As we have discussed above in connection with the Hooker exception, it is undisputed that there were A-frame ladders available to Johnson. Thus, if the Brownco partial extension ladder were to be considered an obvious hazard, it cannot give rise to Raytheon’s liability because knowledge of the hazard is not inadequate to prevent injury. Anyone with actual knowledge of the hazardous could have avoided it by obtaining an A-frame ladder instead.

In other words, Johnson should have read the warning signs on the ladder.

Systems XT Was Not Liable For Negligence

Johnson’s claim against Systems XT was for negligence rather than an exception to the Privette Doctrine. Negligence, explained the Court of Appeals, involves the following: “(1) a legal duty to use due care; (2) a breach of that duty; and (3) the breach as the proximate or legal cause of the resulting injury.”

Johnson alleged that Systems XT breached two duties, namely, that Systems XT failed to ensure that Power Edge installed a water level sensor that would not create false alarms and  that System XT failed to ensure that Brownco safely secure its equipment including the partial extension ladder.

However, explained the Court of Appeals, while Johnson supported his allegation with contractual provisions contained in the various contracts and subcontracts between the parties, including a statement of work stating that the water cooling plant “must be a 24 x 7 ‘Fail-Safe’ operation,” general provisions providing that “contractors are responsible for keeping their work areas orderly and neat . . and free of . . . hazardous,” as well as specific provisions concerning ladders, which provided that “[w]hen not in use, store the ladder in an appropriate storage place,” Johnson had not shown that any of these contractual provisions created a duty owed by Systems XT to Johnson as a third-party beneficiary under these contractual provisions.


Johnson is an interesting case for reasons I think might surprise you. I believe the facts and law could have been interpreted and applied differently, fairly easily, by a different court. Instead of “Johnson should have just read the dang warning signs on the ladder,” I could see another court finding that the ladder shouldn’t have been there in the first place, and because the cooling towers were still “on line” Raytheon should have provided some means to provide safe access to them (after all, they had a platform ladder at one time, ostensibly for this very purpose). I could also see another court finding that  Systems XT did in fact breach a duty to Johnson because the safety provisions in the contracts was not intended to benefit some amorphous entity (i.e., Raytheon),  but among others, the employees of Raytheon who were working alongside an ongoing construction project.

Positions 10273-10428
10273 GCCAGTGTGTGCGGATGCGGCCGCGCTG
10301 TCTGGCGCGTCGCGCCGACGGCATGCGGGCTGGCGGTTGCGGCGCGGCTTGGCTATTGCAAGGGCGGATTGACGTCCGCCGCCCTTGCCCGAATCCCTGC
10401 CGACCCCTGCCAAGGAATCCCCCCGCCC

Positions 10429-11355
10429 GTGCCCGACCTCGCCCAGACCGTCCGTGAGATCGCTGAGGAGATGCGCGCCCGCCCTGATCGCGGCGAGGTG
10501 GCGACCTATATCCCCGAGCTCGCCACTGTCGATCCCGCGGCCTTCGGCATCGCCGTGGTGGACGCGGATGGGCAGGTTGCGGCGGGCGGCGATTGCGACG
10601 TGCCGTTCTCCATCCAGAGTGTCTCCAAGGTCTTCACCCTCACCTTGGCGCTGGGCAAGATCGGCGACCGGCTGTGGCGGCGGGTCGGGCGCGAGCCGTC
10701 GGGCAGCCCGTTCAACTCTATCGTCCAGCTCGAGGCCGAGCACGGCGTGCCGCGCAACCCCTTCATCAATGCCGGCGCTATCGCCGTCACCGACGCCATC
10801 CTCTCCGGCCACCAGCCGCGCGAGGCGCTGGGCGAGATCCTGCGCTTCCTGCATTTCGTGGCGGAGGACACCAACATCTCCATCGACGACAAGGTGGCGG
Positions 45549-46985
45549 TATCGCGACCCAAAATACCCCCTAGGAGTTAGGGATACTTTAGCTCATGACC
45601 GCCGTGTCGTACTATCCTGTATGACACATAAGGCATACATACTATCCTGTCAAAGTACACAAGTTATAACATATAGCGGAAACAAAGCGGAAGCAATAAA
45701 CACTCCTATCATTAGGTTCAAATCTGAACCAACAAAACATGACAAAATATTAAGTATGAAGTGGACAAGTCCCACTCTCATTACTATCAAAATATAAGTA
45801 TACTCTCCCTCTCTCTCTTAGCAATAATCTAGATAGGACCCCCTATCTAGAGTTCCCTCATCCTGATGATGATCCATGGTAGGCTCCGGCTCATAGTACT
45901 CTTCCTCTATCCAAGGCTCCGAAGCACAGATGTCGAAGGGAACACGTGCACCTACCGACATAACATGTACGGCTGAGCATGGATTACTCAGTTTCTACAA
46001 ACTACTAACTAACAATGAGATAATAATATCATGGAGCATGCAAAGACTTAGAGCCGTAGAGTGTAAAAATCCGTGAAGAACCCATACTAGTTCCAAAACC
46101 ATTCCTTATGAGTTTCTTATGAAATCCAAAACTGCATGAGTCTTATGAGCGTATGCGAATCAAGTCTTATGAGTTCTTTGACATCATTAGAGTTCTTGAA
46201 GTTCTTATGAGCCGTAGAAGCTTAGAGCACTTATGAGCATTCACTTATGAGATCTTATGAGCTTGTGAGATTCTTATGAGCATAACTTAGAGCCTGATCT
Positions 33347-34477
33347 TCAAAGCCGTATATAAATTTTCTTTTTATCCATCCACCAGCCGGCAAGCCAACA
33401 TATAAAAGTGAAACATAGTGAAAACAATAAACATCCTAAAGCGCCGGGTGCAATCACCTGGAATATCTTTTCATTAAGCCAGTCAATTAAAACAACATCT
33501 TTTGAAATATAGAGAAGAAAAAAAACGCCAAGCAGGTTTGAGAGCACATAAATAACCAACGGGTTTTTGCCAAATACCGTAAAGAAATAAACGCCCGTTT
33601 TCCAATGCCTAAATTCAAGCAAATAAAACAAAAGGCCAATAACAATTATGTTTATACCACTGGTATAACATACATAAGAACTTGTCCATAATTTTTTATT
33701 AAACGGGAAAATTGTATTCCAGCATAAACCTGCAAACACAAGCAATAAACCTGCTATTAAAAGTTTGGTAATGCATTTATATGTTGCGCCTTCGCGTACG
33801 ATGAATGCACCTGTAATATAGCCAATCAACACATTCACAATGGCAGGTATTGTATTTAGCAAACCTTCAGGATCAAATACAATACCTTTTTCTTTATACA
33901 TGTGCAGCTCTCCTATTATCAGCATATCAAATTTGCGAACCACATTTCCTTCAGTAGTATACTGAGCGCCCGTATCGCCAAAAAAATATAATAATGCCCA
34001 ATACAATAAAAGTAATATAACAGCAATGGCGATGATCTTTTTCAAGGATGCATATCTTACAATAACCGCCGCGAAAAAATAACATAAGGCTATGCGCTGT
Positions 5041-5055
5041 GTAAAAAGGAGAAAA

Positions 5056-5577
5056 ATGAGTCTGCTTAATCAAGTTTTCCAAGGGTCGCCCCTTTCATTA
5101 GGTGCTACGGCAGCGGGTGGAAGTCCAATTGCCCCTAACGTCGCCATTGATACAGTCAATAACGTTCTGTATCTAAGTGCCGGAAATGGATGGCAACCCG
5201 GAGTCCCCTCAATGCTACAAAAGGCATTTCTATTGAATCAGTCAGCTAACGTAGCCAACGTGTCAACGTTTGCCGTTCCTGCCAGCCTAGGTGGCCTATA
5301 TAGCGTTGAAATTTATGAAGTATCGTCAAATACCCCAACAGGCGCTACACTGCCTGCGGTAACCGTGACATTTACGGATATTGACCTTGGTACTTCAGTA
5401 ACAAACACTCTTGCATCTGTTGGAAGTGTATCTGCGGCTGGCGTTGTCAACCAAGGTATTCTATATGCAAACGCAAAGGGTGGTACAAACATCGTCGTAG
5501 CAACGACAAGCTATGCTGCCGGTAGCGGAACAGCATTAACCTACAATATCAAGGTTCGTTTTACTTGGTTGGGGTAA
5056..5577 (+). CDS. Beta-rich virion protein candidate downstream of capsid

But here’s the thing. It wasn’t another court. It was the 2nd District Court of Appeals. And in the last few years, the 2nd District Court of Appeals has come out with decisions scaling back exceptions to the Privette Doctrine, including last year’s Delgadillo v. Television Center, Inc. (2018) 20 Cal.App.5th 1078 case, and Khosh v. Staples Construction Company, Inc. (2016) 4 Cal.App.5th 712 case decided two years earlier.

Perhaps we have an appellate court split in the making?

Sox Are ‘Slippery When Wet’: Contractor May be Liable for Injury Caused by Work Installed According to Customer Specifications

Amandeep S. Kahlon | Bradley Arant Boult Cummings LLP | March 21, 2019

An Illinois appellate court recently addressed the scope of negligence liability for a slip and fall injury on a newly installed roof at the Chicago White Sox Stadium. In 2013, a maintenance employee slipped on the roof at the stadium and suffered severe muscle tears. The employee filed suit alleging negligence and strict liability against the White Sox, the roofing contractor, and the manufacturer of the roofing product. All three defendants moved for and were granted summary judgment by the trial court, and the employee appealed.

On appeal, the manufacturer argued that it owed no duty of care to the employee and, regardless, had provided sufficient warning to its immediate vendee, the contractor, so as to relieve the manufacturer of any liability. The contractor argued that it owed no duty of care to the plaintiff because it relied on the customer’s specifications and performed the work in accordance with the specifications.